Writing in the open

Ear­li­er this week a friend (and new read­er) accused me of being brave for writ­ing as I do of per­son­al expe­ri­ences that are often less than joy­ful. I thanked her: it was nice to hear, but it is not some­thing I would have thought of on my own. I have shed most of what­ev­er false mod­esty and self-dep­re­ca­tion I was long guilty of; though it goes against my inter­nal Mid­west­ern grain to receive praise, I have learned that it is sil­ly to deny that I can, in fact, write. Rather good­ly, even, when I put my mind to it. But brave­ly? Hmmm.

I put the idea aside, but was forced to come back to it today after read­ing rkma­ma’s post mark­ing her first anniver­sary as a blog­ger. Her words res­onat­ed deeply with me as she reflect­ed on what she is about as a blog­ger, whether she has any­thing worth say­ing, any­thing that has not already been said. 

Putting one’s words out into the world is not a thing to be under­tak­en light­ly. To put one’s life before an unseen pub­lic in writ­ing is anoth­er lev­el beyond that. And yet it is some­thing many are will­ing, or even com­pelled, to do. I have writ­ten before on how impor­tant the sense of audi­ence is for me as a writer of per­son­al non­fic­tion. My pre­vi­ous reflec­tions on this have been large­ly solip­sis­tic. But rkma­ma puts it so much bet­ter when she iden­ti­fies the blogs that mean the most to her as a read­er as “the ones where the author lets me into their lives, into their fam­i­lies, through this win­dow of the com­put­er screen. They let me see how dif­fer­ent and how the same we all are. They are the ones that made me feel less alone…”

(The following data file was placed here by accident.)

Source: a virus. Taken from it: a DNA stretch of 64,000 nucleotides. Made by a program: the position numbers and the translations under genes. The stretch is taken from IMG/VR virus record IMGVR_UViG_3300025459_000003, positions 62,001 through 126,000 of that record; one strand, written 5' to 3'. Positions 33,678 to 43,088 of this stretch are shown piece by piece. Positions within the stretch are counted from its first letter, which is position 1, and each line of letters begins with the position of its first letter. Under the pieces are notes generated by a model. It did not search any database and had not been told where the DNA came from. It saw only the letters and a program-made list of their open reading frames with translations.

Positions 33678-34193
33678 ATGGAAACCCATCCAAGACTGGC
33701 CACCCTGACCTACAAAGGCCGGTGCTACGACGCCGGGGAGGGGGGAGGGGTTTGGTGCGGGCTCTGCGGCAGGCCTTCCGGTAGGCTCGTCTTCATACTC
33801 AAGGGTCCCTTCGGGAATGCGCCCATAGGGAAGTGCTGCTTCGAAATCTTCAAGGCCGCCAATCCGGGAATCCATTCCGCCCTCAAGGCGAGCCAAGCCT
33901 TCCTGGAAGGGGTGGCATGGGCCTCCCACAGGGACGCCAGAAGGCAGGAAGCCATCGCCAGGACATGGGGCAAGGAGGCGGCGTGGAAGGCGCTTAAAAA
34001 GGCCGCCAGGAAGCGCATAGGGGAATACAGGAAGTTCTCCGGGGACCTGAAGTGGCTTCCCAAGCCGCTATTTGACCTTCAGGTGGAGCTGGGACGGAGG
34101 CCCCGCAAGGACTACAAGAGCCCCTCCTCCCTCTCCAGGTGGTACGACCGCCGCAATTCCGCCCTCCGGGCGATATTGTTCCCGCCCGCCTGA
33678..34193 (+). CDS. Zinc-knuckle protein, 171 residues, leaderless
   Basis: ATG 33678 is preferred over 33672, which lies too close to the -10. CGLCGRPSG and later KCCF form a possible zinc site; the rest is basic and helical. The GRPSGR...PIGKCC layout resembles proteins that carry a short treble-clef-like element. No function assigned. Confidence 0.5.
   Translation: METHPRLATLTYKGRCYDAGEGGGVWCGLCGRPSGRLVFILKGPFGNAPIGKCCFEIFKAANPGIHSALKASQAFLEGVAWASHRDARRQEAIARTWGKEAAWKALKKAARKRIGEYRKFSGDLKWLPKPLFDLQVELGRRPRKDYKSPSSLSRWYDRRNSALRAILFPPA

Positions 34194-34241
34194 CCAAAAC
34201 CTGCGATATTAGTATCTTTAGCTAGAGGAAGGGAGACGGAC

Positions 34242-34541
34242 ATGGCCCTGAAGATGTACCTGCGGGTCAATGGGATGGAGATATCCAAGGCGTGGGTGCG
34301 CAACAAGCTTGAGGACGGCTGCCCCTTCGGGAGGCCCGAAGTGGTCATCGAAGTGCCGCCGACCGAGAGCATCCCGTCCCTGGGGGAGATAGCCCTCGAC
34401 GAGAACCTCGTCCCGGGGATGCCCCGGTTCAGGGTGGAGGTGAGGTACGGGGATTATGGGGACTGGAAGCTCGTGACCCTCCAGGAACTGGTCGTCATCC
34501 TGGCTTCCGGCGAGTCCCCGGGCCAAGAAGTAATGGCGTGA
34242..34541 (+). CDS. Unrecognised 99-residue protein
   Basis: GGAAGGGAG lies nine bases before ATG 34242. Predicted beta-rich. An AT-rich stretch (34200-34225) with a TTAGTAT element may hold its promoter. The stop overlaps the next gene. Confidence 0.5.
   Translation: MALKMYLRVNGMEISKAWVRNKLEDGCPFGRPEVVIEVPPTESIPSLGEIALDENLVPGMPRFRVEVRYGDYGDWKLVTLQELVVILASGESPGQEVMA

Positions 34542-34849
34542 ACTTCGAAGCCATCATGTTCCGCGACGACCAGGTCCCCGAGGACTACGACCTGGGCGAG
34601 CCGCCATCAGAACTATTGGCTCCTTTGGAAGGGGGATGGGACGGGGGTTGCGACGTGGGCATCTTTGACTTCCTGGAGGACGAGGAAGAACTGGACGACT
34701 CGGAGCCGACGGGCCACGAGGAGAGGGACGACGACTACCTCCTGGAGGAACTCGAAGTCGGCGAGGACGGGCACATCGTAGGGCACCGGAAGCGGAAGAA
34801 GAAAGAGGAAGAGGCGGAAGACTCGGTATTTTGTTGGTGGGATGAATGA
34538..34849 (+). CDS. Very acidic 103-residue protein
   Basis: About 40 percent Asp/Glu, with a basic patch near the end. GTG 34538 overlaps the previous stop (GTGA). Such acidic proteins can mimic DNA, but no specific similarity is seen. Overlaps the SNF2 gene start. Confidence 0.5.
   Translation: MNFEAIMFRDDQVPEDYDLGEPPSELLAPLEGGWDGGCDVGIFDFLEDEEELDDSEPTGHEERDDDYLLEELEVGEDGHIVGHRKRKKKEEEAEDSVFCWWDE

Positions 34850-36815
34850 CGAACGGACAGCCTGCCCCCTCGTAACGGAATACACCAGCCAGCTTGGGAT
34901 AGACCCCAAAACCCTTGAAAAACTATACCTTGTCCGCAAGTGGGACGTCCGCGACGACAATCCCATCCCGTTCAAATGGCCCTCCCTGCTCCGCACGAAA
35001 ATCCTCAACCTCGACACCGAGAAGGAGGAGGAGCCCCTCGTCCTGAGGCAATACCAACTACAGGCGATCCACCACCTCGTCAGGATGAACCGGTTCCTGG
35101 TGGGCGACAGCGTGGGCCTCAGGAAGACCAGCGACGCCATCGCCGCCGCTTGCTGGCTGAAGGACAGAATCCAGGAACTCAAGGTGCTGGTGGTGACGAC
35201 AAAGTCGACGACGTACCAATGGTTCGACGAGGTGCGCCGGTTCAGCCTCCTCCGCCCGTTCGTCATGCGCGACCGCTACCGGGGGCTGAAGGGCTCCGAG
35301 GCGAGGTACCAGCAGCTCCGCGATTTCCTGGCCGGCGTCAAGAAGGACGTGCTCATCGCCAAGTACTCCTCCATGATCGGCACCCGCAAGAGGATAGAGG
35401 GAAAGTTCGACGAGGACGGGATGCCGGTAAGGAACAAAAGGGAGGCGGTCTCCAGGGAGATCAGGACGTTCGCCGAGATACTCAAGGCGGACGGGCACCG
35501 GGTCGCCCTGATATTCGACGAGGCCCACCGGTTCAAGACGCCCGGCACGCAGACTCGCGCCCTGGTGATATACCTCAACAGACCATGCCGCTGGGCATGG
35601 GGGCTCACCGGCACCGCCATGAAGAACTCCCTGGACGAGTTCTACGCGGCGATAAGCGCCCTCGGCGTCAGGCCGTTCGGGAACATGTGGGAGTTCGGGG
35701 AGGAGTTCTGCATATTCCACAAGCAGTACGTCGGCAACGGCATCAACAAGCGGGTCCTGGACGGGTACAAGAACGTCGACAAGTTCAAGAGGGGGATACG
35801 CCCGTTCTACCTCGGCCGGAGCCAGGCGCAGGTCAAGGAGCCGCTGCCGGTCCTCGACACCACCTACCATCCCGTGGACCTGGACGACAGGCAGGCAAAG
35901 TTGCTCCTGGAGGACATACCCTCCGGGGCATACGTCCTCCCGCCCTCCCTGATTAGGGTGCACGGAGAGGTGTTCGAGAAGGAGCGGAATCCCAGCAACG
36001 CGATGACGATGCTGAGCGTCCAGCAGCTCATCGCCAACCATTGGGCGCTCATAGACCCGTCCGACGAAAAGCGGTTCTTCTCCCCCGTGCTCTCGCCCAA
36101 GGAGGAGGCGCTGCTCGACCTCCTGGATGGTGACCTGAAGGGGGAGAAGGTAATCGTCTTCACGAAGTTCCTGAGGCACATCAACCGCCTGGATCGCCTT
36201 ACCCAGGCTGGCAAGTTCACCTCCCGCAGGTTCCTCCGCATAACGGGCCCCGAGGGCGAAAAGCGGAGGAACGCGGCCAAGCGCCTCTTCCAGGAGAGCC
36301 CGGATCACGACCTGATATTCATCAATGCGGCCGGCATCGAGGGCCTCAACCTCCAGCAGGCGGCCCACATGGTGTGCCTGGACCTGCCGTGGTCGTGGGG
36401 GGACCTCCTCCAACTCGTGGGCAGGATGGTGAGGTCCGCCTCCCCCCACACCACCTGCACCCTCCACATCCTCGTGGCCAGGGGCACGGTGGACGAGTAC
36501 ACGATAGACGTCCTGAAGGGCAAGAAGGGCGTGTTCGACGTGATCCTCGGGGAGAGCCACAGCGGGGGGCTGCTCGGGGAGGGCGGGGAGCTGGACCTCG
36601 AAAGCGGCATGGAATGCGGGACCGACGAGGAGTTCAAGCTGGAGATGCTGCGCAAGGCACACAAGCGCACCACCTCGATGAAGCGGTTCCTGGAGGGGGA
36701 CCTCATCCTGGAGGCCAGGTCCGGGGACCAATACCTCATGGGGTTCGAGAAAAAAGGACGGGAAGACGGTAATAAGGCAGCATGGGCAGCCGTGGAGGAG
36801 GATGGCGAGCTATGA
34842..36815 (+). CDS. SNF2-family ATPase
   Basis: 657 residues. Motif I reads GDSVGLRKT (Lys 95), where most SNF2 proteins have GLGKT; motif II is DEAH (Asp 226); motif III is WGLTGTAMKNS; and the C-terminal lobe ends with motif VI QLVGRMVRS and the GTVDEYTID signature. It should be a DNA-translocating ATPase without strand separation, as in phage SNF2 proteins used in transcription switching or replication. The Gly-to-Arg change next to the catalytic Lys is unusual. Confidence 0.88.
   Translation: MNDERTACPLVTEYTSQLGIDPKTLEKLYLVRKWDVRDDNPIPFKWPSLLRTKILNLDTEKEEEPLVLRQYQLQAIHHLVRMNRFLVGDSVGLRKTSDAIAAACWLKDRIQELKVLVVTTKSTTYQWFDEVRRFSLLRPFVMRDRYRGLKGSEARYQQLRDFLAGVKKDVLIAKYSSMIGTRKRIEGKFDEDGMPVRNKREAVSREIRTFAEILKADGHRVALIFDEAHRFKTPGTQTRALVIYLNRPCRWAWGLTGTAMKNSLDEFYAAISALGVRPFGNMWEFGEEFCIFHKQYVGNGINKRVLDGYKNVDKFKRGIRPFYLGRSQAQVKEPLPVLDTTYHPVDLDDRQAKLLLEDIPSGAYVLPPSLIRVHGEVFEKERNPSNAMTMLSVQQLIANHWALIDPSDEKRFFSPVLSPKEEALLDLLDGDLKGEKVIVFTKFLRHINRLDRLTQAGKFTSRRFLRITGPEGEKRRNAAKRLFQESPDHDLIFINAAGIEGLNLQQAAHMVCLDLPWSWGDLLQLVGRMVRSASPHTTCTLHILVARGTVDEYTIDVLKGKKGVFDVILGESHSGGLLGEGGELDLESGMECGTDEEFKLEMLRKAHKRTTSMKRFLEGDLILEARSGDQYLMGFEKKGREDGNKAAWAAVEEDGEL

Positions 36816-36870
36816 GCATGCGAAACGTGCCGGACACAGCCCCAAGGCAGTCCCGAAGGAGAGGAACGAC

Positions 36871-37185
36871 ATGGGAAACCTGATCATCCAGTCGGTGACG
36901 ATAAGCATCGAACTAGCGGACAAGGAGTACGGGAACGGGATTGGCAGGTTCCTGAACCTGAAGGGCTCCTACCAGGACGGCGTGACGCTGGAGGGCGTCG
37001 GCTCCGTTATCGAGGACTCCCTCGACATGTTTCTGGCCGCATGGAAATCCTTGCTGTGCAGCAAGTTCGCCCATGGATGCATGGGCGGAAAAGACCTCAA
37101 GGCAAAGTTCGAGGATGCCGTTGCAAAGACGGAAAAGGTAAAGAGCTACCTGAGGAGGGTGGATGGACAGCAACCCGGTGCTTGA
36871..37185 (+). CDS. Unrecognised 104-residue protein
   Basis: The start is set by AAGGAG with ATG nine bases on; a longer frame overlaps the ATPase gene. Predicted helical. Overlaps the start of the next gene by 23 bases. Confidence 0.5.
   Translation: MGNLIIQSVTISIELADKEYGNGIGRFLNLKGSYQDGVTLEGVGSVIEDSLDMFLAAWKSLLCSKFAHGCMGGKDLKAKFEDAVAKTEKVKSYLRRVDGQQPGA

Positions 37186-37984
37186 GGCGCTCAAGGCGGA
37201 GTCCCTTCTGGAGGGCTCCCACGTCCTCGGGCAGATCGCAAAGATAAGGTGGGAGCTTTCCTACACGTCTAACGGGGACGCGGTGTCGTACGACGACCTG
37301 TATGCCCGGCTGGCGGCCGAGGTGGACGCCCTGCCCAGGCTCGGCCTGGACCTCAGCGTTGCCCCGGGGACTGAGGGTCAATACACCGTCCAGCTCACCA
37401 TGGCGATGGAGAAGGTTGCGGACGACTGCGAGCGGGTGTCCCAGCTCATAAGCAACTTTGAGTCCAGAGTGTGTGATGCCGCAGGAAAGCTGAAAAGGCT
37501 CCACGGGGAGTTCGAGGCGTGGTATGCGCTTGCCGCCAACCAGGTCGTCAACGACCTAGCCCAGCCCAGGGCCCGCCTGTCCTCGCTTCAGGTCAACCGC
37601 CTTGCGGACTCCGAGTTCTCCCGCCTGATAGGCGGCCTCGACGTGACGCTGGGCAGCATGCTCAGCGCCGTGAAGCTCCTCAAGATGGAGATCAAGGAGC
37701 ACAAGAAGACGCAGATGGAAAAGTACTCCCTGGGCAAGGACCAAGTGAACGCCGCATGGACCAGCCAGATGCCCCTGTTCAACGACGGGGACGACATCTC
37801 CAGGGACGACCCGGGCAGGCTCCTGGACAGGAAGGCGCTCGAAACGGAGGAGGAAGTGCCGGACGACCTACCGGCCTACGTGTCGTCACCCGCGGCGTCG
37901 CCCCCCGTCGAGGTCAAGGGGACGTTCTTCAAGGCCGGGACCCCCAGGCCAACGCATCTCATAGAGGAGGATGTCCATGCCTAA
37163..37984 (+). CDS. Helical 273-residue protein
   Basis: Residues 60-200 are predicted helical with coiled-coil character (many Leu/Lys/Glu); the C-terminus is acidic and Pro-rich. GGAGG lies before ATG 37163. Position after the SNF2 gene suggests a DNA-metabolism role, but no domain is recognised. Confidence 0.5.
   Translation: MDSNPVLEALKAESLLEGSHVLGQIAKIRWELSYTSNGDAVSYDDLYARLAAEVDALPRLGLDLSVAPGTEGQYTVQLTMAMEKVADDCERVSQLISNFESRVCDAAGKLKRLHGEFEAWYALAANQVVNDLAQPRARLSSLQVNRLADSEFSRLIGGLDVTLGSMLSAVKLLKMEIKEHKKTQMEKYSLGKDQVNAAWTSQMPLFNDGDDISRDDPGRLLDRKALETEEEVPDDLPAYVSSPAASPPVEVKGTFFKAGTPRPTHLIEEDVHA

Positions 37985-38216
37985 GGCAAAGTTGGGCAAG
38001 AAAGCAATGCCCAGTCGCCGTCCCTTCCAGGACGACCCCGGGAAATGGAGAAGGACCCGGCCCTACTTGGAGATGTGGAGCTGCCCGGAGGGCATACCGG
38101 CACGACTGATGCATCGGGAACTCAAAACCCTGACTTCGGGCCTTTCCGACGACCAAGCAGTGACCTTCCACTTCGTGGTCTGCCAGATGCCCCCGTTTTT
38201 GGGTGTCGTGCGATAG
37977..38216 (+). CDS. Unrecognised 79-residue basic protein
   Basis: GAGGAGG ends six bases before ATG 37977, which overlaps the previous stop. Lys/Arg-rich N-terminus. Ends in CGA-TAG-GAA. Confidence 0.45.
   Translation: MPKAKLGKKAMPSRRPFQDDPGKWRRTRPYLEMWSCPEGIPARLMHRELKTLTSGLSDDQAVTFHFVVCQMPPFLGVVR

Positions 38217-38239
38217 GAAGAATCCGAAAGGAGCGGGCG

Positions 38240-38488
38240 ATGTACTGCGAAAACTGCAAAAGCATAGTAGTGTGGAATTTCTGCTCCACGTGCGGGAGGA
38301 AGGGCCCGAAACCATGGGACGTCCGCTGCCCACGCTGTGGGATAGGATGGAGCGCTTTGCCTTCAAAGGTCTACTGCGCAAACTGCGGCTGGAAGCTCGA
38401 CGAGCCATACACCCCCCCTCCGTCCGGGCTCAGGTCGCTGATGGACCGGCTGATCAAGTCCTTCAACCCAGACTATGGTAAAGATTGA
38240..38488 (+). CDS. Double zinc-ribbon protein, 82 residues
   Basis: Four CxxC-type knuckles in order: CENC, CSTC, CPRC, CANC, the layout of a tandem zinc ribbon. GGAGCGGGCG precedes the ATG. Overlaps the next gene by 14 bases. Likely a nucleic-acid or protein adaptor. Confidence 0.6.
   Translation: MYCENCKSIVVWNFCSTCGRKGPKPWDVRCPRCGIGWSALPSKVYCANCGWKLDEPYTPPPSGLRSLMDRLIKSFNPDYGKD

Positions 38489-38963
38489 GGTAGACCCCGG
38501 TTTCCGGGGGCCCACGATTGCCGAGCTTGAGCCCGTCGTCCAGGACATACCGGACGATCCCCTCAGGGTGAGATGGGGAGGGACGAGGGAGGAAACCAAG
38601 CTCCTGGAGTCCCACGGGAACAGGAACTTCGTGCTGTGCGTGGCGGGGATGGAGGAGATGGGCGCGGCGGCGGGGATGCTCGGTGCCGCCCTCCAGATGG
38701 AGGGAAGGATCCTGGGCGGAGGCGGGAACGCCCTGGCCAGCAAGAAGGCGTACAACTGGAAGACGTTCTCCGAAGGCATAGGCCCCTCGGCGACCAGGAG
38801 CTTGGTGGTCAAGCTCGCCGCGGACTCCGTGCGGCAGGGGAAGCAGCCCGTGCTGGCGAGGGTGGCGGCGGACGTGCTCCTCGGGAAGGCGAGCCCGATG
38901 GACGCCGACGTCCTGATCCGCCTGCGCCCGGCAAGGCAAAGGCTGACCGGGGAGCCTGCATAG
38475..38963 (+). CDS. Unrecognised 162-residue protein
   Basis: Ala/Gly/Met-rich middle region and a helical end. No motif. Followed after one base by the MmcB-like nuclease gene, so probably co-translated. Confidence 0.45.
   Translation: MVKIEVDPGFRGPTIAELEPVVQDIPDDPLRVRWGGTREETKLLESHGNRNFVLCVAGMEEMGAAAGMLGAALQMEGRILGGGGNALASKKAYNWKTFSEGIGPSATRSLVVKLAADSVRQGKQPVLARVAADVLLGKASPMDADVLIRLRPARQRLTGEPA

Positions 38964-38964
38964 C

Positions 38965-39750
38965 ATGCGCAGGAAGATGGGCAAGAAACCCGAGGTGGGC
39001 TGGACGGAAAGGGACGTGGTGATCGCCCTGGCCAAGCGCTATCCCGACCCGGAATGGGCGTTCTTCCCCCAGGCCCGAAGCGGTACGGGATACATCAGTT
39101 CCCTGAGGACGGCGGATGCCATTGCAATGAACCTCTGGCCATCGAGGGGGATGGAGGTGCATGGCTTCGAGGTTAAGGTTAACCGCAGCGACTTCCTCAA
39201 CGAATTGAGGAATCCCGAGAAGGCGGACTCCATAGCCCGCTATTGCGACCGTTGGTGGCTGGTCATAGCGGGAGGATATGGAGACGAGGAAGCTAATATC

That is it, the heart of why she blogs, why I blog, why so many peo­ple have seized upon this rev­o­lu­tion in access to pub­lish­ing. This is a medi­um where we can tell our sto­ries, as brave­ly as we can, and where oth­ers can share in them. We are not in this with the expec­ta­tion of a book deal or a Meryl Streep movie. For many of us it may only be a hand­ful of friends and our mom who even know these words exist. But so very often it is just enough to know that we are not alone in our dai­ly lives, that oth­ers strug­gle on, dar­ing to hope and dream and love as we do. That is the soul of good blogging.

I used to work with rkma­ma, back in the day, when we were young and care­free and could blithe­ly endure retail book­selling. My most vivid mem­o­ry of her is, alas, of a ter­ri­ble day in her life. That sto­ry is not mine to tell, but the storm of her young grief that day shook me to my core, even as a casu­al bystander, and though I have often tried to put words on paper about that moment, I have nev­er been able to do so. That she her­self has been able, through her blog, to repeat­ed­ly address that life-chang­ing event and the ongo­ing impact it has upon her life is, to me, the very def­i­n­i­tion of brave writ­ing. What­ev­er brav­ery my self-cen­tered sto­ries may have, I bow in rev­er­ence before her beau­ti­ful and lyri­cal honesty.

Read rkma­ma’s blog at rkmama.wordpress.com

1 Comment

  1. Dude. I don’t know what to say.

    Well, except for that I total­ly want a Meryl Streep movie but I thought it would have been too tacky to say so I wrote that oth­er stuff.
    Kid­ding! (Most­ly!)

    Your (too) kind words are so appre­ci­at­ed. From one writer to anoth­er, from one blog­ger to anoth­er, from one spouse and par­ent to another…Thank you.

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